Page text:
• Inspect, clean, or change air filters once a month in your central air conditioner, furnace, and/or heat pump. Your contractor can show you how to do this. A dirty filter can increase energy costs and damage your equipment, leading to early failure.

U of M’s West Central Research and Outreach Center celebrates fast electric vehicle charger

Minnesota Public Radio reports…

Picture this: It’s a hot summer day. Cows in a field are seeking shade under solar panels. And those panels? They’re feeding two electric vehicle chargers — and powering an office building nearby.

That will be the scene in a few months at the University of Minnesota’s West Central Research and Outreach Center in Morris.

Today, the university community is celebrating the arrival of the only fast electric vehicle charger for more than 100 miles around. And later this spring, a 30-kilowatt solar array will be installed in an adjacent cow pasture, sending clean power to the charger.

Read more

6 Predictions For Energy Policy At the 2018 Minnesota Legislature

Sharing some predictions from Energy News Network

  1. Energy storage bridges the partisan divide
  2. The state’s RPS is staying where it’s at, for now anyway
  3. Biomass gets a hearing, but what comes of it is less certain
  4. Volkswagen settlement funds spur EV funding talk
  5. If utilities don’t share their tax savings, lawmakers will make them
  6. Property Assessed Clean Energy (PACE) picks up steam

Get the details!

Mankato solar array to host unique research study

The Mankato Free Press reports…

The piece of land just east of Mankato was prairie for thousands of years. A century and a half ago it was plowed into farmland. Last year it was transformed to a massive solar array.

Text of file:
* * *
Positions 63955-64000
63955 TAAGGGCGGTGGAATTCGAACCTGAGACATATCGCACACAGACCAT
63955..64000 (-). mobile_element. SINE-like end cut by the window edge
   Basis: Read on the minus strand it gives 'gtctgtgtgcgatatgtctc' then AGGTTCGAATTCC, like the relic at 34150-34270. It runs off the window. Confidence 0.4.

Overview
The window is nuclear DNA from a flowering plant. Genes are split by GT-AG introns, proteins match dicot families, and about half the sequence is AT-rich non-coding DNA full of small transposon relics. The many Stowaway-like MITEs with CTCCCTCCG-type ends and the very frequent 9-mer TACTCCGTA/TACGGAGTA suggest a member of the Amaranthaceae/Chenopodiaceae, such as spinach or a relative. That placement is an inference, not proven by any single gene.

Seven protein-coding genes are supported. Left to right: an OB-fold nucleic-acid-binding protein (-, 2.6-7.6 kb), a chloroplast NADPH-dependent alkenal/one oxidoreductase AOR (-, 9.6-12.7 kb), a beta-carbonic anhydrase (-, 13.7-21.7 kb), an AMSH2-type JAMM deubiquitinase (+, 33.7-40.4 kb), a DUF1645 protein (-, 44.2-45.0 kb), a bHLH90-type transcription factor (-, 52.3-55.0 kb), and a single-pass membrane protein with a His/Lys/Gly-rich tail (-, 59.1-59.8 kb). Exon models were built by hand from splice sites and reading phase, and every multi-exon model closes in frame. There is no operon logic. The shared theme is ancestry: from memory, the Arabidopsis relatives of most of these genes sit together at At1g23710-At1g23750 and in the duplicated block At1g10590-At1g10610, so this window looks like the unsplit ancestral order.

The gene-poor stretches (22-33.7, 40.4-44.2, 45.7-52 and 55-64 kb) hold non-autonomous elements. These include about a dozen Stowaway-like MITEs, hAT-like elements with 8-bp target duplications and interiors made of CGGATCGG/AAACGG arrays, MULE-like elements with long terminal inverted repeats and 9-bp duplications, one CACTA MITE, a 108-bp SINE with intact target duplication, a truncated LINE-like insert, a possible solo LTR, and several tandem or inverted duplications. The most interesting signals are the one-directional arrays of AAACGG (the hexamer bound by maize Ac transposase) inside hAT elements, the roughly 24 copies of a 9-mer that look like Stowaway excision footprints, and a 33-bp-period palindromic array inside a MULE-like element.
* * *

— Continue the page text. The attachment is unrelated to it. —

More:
And this spring, the parcel will become a first-of-its-kind research laboratory — studying ways to make harmonious neighbors of solar arrays, prairie plants and agriculture.

“We certainly are aiming to demonstrate this in practice as well as theory that solar developments can coexist with agriculture in a very effective way,” said Marcus Krembs, director of sustainability for Enel Green Power North America. “… This is a really exciting project.”

Read more.

Renewables are now the No. 2 source of power in MN

The Minneapolis Star Tribune reports…

Renewable energy has moved into second place as Minnesota’s largest source of electricity generation, nudging out nuclear power but still trailing coal.

Meanwhile, the cost of wind energy in Minnesota — even without tax subsidies — now appears lower than electricity produced from both natural gas and coal.

Both conclusions come from a report released Thursday by Bloomberg New Energy Finance, which tracks power generation trends nationally. The report was presented at an event in St. Paul hosted by the Business Council for Sustainable Energy and Clean Energy Economy Minnesota, two industry-led nonprofit groups.

Read more.

 

Reports show that wind turbines good for crops

Ag Daily reports.

Iowa State University researchers have found that wind turbines located in agricultural fields are a plus for the crops growing around them.

The overall effects on crops growing in wind farms appear to be positive said Gene Takle, Iowa State agronomy professor. He has led a team of plant and soil scientists along with extension specialists who have been looking into the effects since 2009.

They started their work after seeing more wind farms and turbines pop up around the state. The new land use was positive for the landowners where they were located, but the researchers wondered if it was the same for the farmers growing crops.

Read more.